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Stock Slide: Time to Buy on a Dip, or Sell?

Your Money

By Guy HalversonStaff writer of The Christian Science Monitor / October 20, 1997


Last week's stock stumble raises concern about a market that remains near record levels even as profits show signs of weakening.

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More trouble may lie ahead, say some analysts, citing not only earnings but also other key indicators such as interest rates and investor sentiment.

Indeed, if a dip turns into a dive, a major uncertainty is whether small investors will hold or bail out of stock mutual funds.

Surveys suggest that the great majority of mutual fund and stock investors now adhere to a "buy and hold" approach, irrespective of daily market swings. Many draw a lesson from the market crash that occurred 10 years ago yesterday: The market can fall hard, but it doesn't stay down forever.

Buy-and-hold attitude

"These are retirement dollars," says one suburban New York nurse who invests in mutual funds. "They stay put."

Pondering the 200-point drop in the Dow Jones Industrial Average last week, she says, the stock market always eventually goes "back up."

The issue of investor attitudes is far from academic.

Recent turmoil in the market leads a number of analysts - although perhaps still a minority - to believe that a downturn is likely in the months ahead, perhaps already under way.

The extent of the downturn - whether it is a "correction" of 10 percent or a deeper "bear market," largely depends on the behavior of small investors, the analysts say.

"It's worrisome," says Prudential Securities analyst Hildegard Zagorski, referring to the market's pummeling last week.

Both large and small companies were hit, with the Dow closing the week at 7847.03. The Nasdaq Composite Index fell 32.78 points Friday to close at 1,666.88 points.

Factors propelling the market downward, says Ms. Zagorski, include disappointments about lower corporate earnings and fears of a new interest rate hike by Federal Reserve policymakers in November. Economic reports last week showed signs that the economy may be stronger than anticipated, raising concerns about inflation.

Last week's turmoil was "an earnings-driven event," says Jos Rasco, an economist at investment firm Hoenig & Co. in Rye Brook, N.Y.

While Mr. Rasco is not prepared to say that the market is entering a period of correction, he sees a high likelihood that it will.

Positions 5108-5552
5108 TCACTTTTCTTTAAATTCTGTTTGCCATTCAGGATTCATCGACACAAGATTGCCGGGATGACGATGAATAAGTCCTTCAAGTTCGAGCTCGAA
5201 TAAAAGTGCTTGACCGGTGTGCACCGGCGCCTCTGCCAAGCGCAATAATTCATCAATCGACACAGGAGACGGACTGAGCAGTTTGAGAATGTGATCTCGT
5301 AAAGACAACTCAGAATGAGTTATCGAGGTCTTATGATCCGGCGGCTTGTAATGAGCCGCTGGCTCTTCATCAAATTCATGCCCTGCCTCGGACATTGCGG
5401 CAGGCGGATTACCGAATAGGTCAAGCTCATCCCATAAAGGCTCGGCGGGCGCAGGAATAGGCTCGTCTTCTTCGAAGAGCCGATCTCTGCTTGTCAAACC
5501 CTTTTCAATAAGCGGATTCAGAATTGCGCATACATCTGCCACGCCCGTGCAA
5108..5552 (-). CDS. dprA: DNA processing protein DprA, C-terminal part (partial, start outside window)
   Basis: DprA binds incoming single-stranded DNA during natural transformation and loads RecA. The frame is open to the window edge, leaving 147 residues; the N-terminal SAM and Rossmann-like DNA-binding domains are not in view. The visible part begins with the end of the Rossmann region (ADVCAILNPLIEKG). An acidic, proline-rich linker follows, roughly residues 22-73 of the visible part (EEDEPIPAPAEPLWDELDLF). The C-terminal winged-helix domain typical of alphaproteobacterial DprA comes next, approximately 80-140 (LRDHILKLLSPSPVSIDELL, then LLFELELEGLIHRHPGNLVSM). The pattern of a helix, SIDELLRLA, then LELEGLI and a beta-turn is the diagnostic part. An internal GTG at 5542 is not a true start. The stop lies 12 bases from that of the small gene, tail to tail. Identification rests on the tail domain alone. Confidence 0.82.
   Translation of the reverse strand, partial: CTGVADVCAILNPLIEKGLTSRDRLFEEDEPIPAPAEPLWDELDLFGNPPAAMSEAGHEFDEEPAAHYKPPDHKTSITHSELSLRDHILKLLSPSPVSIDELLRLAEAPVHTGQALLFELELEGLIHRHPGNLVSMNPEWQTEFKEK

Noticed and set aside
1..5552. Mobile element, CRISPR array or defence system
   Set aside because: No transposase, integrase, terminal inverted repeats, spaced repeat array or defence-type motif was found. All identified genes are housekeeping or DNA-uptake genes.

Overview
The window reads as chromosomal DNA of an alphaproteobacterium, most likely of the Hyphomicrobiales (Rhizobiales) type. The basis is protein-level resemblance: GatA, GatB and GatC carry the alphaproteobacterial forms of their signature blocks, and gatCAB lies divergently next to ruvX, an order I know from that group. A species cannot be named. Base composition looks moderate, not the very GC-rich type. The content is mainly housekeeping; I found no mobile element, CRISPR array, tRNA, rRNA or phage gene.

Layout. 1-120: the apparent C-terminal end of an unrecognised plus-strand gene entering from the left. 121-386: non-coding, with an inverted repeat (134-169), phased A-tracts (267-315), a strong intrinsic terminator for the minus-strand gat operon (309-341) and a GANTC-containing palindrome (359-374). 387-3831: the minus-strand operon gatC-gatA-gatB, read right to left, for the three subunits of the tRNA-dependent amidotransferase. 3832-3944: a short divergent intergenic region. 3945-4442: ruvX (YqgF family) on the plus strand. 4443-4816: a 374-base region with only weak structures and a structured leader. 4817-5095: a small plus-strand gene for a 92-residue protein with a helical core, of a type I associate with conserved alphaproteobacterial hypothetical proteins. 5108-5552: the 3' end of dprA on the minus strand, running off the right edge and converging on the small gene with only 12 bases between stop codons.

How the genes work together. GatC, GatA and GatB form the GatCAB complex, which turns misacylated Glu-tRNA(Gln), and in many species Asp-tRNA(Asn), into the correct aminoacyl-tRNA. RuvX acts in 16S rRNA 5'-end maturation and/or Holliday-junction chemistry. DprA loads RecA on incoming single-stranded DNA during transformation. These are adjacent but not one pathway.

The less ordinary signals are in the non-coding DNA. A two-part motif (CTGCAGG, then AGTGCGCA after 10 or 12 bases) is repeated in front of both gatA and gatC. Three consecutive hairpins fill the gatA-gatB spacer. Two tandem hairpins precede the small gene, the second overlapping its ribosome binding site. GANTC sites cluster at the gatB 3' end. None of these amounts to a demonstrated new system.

"Historically, the market has not risen this dramatically very often." He counts only a handful of periods in the 20th century in which the market shot up over 29 percent. In each case, he says, the market corrected some time within the next 12 months.

Tech profits in question

Technology companies saw some of the hardest selling last week, including bellwethers such as computermaker Compaq and and chipmaker Intel.

In a sign of how touchy investors have become, even a 42 percent surge in earnings at Compaq was not enough to assuage concerns.

Mainstream consumer companies such as McDonald's were also battered by profit concerns.

Investor sentiment is another sign troubling some analysts. If everyone is bullish, it can signal a market ripe for a plunge. While current indicators are mixed, bullish sentiment is "getting up there," says Richard Dickson of Scott & Stringfellow in Richmond, Va.

One barometer of mood: Only 14 percent of investors were bearish two weeks ago. "On a historic basis, that's very, very low," Mr. Dickson says.

The market "is getting into very dangerous territory," says David Blitzer, chief economist at Standard & Poor's in New York. "It cannot go on forever like this." He cites both earnings concerns and a possibility rise in interest rates.

Mr. Blitzer, however, says that a pullback - which he expects to occur at some point in the months ahead - will probably be modest, around "5 percent to 10 percent."

What troubles him is that already-high stock prices may not go anywhere "for about a year, as happened to the market in 1994."